Distant Drummer was a 1960s counterculture underground newspaper published in Philadelphia, Pennsylvania, United States from November 1967 to July 1979. It changed titles twice: from October 2, 1970 to August 12, 1971 (issues no. 105–151) it was Thursday's Drummer, and subsequently it was known simply as The Drummer until its demise in 1979, after a run of 568 issues. It was a member of the Underground Press Syndicate and also used material from the Liberation News Service.

Printed in a tabloid format, initially as a biweekly, it appeared on a weekly basis starting in January 1969.[1] It was founded and edited by Don DeMaio, a former Penn State journalism major and Newsday employee. Initial contributors included the young Cynthia Heimel and Mark B. Cohen. Published in tabloid newspaper format, it cost 15 cents, later raised to 25 cents.

At one point, several people were arrested for selling an issue which contained what the police considered an obscene cartoon about police officers.[2] The animosity between the police and the publication was even deeper. In April, 1968, after articles in the paper which lambasted political corruptness and urged terrorist tactics to stop it, when it published critical information on the police department, then-Police Commissioner Frank Rizzo urged that staff at the paper be charged with solicitation to commit murder, but the District Attorney declined to do so.[3] Police stopped the arrests, which were intended to drain the newspaper's financial resources and drive it out of business, after the paper's lawyers filed an injunction.

Paid circulation was reported in 1972 at 10,000 copies. Initially, the paper's circulation grew quickly, as it reported on Philadelphia's radical/hippie community, served as a forum for commentary on local and national politics, and provided detailed information on the city's music and arts scene from a baby boomer perspective. It had a particular emphasis on rock and roll and coverage of ongoing battles between the hip and radical communities and the Philadelphia police. Its politics were less militant than its local competitor in the underground press, the Philadelphia Free Press.[4]

Bob Ingram, who identified himself as an editor of the paper,[5] which was initially published out of an office at 315 S. 13th Street before it had any cachet (and later on South Street and at 1609 Pine Street), said the weekly budget for all content was $125 at one point.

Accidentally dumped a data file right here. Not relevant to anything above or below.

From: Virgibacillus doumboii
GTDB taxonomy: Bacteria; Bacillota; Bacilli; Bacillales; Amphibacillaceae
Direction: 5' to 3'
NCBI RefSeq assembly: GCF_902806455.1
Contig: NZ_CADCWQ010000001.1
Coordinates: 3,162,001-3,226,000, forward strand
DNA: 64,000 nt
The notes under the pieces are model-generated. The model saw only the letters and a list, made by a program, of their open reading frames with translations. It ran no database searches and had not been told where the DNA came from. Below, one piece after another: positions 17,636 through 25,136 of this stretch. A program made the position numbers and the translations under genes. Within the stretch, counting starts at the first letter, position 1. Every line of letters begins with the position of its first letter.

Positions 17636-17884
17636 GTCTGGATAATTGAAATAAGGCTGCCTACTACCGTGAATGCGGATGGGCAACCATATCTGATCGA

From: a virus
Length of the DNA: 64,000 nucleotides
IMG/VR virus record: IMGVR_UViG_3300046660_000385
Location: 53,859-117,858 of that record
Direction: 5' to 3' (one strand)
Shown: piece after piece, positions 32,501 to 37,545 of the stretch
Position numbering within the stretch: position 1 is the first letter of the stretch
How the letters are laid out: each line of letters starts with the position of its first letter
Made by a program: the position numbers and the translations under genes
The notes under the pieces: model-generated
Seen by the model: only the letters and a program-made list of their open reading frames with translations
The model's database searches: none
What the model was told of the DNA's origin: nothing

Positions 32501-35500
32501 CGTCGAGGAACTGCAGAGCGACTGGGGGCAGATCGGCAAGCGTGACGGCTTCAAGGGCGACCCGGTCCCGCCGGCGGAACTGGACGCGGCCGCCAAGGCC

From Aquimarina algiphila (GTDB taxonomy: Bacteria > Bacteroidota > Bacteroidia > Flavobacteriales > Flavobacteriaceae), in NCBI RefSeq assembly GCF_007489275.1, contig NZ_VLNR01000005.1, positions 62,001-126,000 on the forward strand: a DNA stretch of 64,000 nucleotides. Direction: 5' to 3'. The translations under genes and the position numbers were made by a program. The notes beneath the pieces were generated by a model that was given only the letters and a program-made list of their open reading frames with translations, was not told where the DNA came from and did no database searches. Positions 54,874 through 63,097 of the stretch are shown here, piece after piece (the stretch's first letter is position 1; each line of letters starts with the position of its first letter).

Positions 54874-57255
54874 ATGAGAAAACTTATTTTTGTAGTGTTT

Jonathan Stern, who purchased the paper from the founder, Don DeMaio, was the publisher from the early 1970s until it closed. The final editor was Robert Cherry.

A lawsuit filed against the paper resulted in a judgment of $75,000 against it and, according to Ingram, was a deciding factor in the decision to finally close the paper, even while the award was appealed (according to an "obituary" published in October 1979 in the Daily Pennsylvanian, the student-run daily at the University of Pennsylvania).[6]

By that point, the paper had metamorphosed from a radical politicized counter culture paper to one which promoted itself as having "the best weekly calendar," a listing of weekly events with cultural "articles you can't find anywhere else!"

Among notable contributors to the paper were Jonathan Takiff, who has been the longterm music critic at the Philadelphia Daily News; Len Lear, a later reporter for the Philadelphia Tribune and the Chestnut Hill Local; Clark DeLeon, who wrote a column for many years for the Inquirer and had a radio show on WPHT radio; and Art Carduner, an often-acerbic book reviewer in the paper, who ran his own movie theater, the Band Box in Germantown, with movies he chose to suit his own tastes. David Fricke was the music editor in the mid-1970s and went on to be music editor at Rolling Stone Magazine. John Diliberto, host of the public radio show Echoes, was a critic and journalist at the paper in the mid-1970s. Mike McGrath, the host of a local public radio program, You Bet Your Garden, was also a onetime entertainment editor of the Drummer. David D. Schein, host of "The Arts Menagerie" radio program on WHYY, public radio in Philadelphia, contributed articles on the arts and theater scene 1972-73. Author Thom Nickels wrote many features for the newspaper and authored the Drummer column "Omar Bloom at White Plains Hospital" for a number of years. Robert Cherry wrote three books, among them a biography of Wilt Chamberlain, Wilt: Larger Than Life.

See also edit

References edit

  1. ^ About this newspaper: Distant Drummer, Chronicling America, Library of Congress, retrieved May 7, 2010.
  2. ^ "The Daily Pennsylvanian" (PDF). Library.upenn.edu. May 1, 1968. Retrieved 2016-09-10.
  3. ^ Rips, Geoffrey. "The Campaign Against The Underground Press | by Geoffrey Rips (1981)". Historyisaweapon.com. Retrieved 2016-09-06.
  4. ^ "Len Lear: A different beat at the Distant Drummer" Archived 2008-10-06 at the Wayback Machine by James Sturdivant, ChestnutHillLocal.com, Aug. 25, 2005. Retrieved May 7, 2010.
  5. ^ Bob Ingram. "Underground newspapers: The first blogs". Broad Street Review. Retrieved 2016-09-06.
  6. ^ "The Daily Pennsylvanian 18 October 1979 — Daily Pennsylvanian Digital Archives". Penn.veridiansoftware.com. 1979-10-18. Retrieved 2016-09-10.